- Hugh McCabe
- Don McCullin
- Vivian Maier
- Sally Mann
- Peter Mansell
- Robert Mapplethorpe
- Chris Marker
- Edgar Martins
- Joel Meyerowitz
- Duane Michals CN
- Gjon Mili IP
- Peter Mitchell IP
- Lisette Model
- Tracey Moffatt CN
- László Moholy-Nagy
- Viviane Moos
- Abelardo Morell
- Trish Morrissey CN
- Jim Mortram CN
- Tish Murtha
- Eadweard Muybridge
- Félix Nadar
- Helmut Newton
- Ingrid Newton
- Nicéphore Niépce
I encountered Hugh McCabe's work in a round-about way, as explained in a May 2020 blog post.
Hugh photographs bands in exposure times the duration of a song using B&W film on a 5x4 camera. There are parallels with Sugimoto and Shulman, but these pieces are more visually interesting. There are many examples on his web site. I intend to have one for my next birthday, probably one those shown below.
I asked Hugh how he calculated the exposure and he replied promptly by email,
When I started doing the photos I used to bring along a digital camera and do test exposures on that in order to figure out the aperture etc (the length of the photo was always supposed to be the length of the song that the band happened to be playing). After a while I stopped bothering with that because it almost always told me I should be using f32.Hugh McCabe email 16 May 20
Further technical details were given to a rather insistent questioner in his blog, they relate to fig. 5.
Hugh McCabe blog reply 23 Dec 2012
- It is a photograph of the band Animal Collective
- It was taken in Vicar Street a few weeks back
- The band were touring their new album which is called Centipede Hz
- They had huge inflatable stage props with lights inside them
- It is an exposure of approximately 4 minutes
- The aperture setting was f32
- It was taken using a Cambo camera with a 90mm Schneider lens
- It was shot on Ilford FP4 4×5 film
- The film was processed by Artur Sikora of the Darkroom Service
- The negative was scanned on an Epson V700 scanner
- The resultant digital image file is 1200 by 960 pixels wide giving a total of 1,152,000 pixels altogether
A string quartet would be interesting, as would the use of colour.
The labels are taken from the title or the contents of the blog posts in which they appear: they are not titles.
Fig. 1 has an interesting feature,
Right in the centre, up near the front of the audience, there are two people standing there who are rendered quite sharply within the image. There is a blur of bodies all around them but you can see them clearly, grinning away, while they take a photograph of themselves, probably on a mobile phone. What’s obviously happened here is that the flash from their photo has caught them and frozen them onto my film.
sources - no Wikipedia entry
links - artist's web site
added - 17May20
New York City, c. 1950s
b: 1926, New York / d: 2009, Oak Park, Illinois
The Maier story is both sweet and tragic, in that she found fame, but only posthumously.
She was undoubtedly a great street photographer but the real joy of her work is in her ingenious self portraits as shadows and reflections. Lee Friedlander, with tenacious dedication, set the benchmark in this genre, but Maier repeatedly outclassed his work in terms of wit and invention.
My first encounter with Maier's self portraits was at Photo London 2019.
The Huxley-Parlour Gallery in Piccadilly currently has exhibitions of Maier's (relatively) rare 35mm colour work (and, incidentally, a fine selection of Calders). There are only sixteen pieces on show (prices £2,200-£4,000) but they are gems and include several self-portraits.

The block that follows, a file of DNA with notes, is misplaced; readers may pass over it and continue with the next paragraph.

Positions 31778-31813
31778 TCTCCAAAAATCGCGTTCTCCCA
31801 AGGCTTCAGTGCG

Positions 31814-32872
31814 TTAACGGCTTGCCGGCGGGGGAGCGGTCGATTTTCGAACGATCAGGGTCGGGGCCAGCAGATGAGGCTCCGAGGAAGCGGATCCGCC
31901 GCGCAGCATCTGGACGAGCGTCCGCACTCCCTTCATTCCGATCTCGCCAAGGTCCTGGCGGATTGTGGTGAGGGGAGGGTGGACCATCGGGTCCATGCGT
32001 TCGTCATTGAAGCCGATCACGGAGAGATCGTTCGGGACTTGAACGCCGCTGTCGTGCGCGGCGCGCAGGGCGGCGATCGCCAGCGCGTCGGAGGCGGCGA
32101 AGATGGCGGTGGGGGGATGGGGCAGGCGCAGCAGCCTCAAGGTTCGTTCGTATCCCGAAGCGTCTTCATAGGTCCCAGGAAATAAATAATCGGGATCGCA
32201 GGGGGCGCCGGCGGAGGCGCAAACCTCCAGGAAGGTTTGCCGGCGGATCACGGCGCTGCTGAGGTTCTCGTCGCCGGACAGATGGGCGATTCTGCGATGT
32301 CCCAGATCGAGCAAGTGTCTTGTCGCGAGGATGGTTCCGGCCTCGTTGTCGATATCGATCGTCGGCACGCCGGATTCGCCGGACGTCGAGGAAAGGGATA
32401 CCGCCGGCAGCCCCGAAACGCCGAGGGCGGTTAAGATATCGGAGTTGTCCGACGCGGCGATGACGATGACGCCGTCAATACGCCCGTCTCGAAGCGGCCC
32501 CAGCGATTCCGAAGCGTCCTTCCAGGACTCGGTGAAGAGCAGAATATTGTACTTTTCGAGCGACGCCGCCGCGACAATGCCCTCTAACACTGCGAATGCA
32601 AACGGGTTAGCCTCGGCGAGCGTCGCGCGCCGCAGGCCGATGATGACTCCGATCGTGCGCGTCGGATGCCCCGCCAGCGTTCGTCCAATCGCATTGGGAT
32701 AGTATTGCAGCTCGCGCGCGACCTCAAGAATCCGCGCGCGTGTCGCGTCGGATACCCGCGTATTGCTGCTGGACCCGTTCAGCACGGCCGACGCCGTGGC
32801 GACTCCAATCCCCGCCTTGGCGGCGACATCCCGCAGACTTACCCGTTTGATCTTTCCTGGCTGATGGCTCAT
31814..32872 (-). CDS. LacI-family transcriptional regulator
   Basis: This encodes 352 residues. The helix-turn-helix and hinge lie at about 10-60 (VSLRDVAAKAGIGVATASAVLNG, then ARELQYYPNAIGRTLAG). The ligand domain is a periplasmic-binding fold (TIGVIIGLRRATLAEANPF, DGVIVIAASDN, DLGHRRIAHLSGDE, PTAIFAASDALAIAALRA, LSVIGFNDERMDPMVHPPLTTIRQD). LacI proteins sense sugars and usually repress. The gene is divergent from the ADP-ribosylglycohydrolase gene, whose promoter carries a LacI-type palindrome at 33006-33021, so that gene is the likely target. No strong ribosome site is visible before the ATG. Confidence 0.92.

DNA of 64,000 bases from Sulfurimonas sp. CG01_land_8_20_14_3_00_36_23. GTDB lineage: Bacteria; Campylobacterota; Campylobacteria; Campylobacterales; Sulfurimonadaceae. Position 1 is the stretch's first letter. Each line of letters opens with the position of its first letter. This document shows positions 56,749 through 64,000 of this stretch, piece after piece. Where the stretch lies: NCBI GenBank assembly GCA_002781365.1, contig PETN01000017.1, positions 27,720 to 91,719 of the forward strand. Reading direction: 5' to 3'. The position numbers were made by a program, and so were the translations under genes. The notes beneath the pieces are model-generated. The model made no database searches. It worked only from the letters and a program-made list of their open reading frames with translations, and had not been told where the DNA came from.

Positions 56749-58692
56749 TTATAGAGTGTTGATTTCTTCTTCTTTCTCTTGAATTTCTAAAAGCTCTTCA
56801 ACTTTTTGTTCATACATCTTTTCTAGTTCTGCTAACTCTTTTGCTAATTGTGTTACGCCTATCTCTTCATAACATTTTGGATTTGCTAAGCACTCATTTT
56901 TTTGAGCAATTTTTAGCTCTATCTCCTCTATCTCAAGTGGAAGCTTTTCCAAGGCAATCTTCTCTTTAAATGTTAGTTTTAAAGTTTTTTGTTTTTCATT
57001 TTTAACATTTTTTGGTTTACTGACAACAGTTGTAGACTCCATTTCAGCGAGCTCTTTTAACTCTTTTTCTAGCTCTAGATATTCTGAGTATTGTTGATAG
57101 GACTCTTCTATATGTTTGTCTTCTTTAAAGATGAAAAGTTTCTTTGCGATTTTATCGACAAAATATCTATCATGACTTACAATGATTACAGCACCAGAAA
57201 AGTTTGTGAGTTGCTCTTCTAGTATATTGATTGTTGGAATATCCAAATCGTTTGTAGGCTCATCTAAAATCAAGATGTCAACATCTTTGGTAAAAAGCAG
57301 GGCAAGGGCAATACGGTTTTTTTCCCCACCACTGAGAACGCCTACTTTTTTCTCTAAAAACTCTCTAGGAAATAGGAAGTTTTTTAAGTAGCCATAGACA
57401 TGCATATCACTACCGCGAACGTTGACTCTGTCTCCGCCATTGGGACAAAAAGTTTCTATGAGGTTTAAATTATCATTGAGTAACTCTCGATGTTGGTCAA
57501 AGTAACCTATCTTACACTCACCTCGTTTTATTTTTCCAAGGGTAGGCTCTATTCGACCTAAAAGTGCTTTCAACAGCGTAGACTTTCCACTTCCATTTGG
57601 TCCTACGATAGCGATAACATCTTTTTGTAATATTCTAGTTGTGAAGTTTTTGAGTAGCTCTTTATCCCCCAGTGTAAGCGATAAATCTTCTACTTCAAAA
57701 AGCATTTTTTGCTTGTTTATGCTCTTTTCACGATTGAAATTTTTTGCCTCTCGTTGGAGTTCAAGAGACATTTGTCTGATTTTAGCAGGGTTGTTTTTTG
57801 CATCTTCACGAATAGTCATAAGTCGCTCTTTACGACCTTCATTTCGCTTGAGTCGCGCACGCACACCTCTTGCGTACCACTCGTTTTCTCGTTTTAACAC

The exhibition leaflet states,
… dating from 1960 to 1984, the works on display depict street scenes of Chicago and New York, as well as including a number of her enigmatic, intricately-staged self-portraits. Maier's colour work was made during the last 30 years of her life when she began to work with a 35-millimetre camera. During this time she produced roughly 40,000 Ektachrome colour slides. Her colour work became increasingly more abstract than her earlier black and white photography, as she focused her lens on texture and pattern as well as on found objects, newspapers and graffiti… Huxley-Parlour Gallery promotional material
links - Huxley-Parlour Gallery
added - 1Sep19
Ted Orland, 1973)
b: 1951 Lexington, Virginia
Sally Mann gets a mention in the course material, quoting her comments on the difference in light between northern ("crisp and clear") and southern ("layered, complex and mysterious") states of the US (EyV p.80). There are two links, a 2010 interview and the portfolio, Southern Landscapes (link corrected 3Jan19)
Mann's career has consisted of a series of collections and photographic books, one of which, Immediate Family (exhibit 1990, monograph 1992), caused worldwide controversy. The book comprised photographs of her three children, all under 10 at the time, and they were naked in some of the images. Mann was accused of child pornography and exploitation, though never charged. It is reported that she took legal advice before publishing the book (Wikipedia).
Mann has often used old, large-format cameras for her projects, including landscapes shot on 8x10 collodion negatives † in the late 1990s.
In 2006 she suffered a riding accident and during her two-year recovery took ambrotype ‡ self portraits.
Mann is reported as saying,
It's always been my philosophy to try to make art out of the everyday and ordinary … it never occurred to me to leave home to make art.
† glass plates, coated with collodion, dipped in silver nitrate, and exposed while still wet.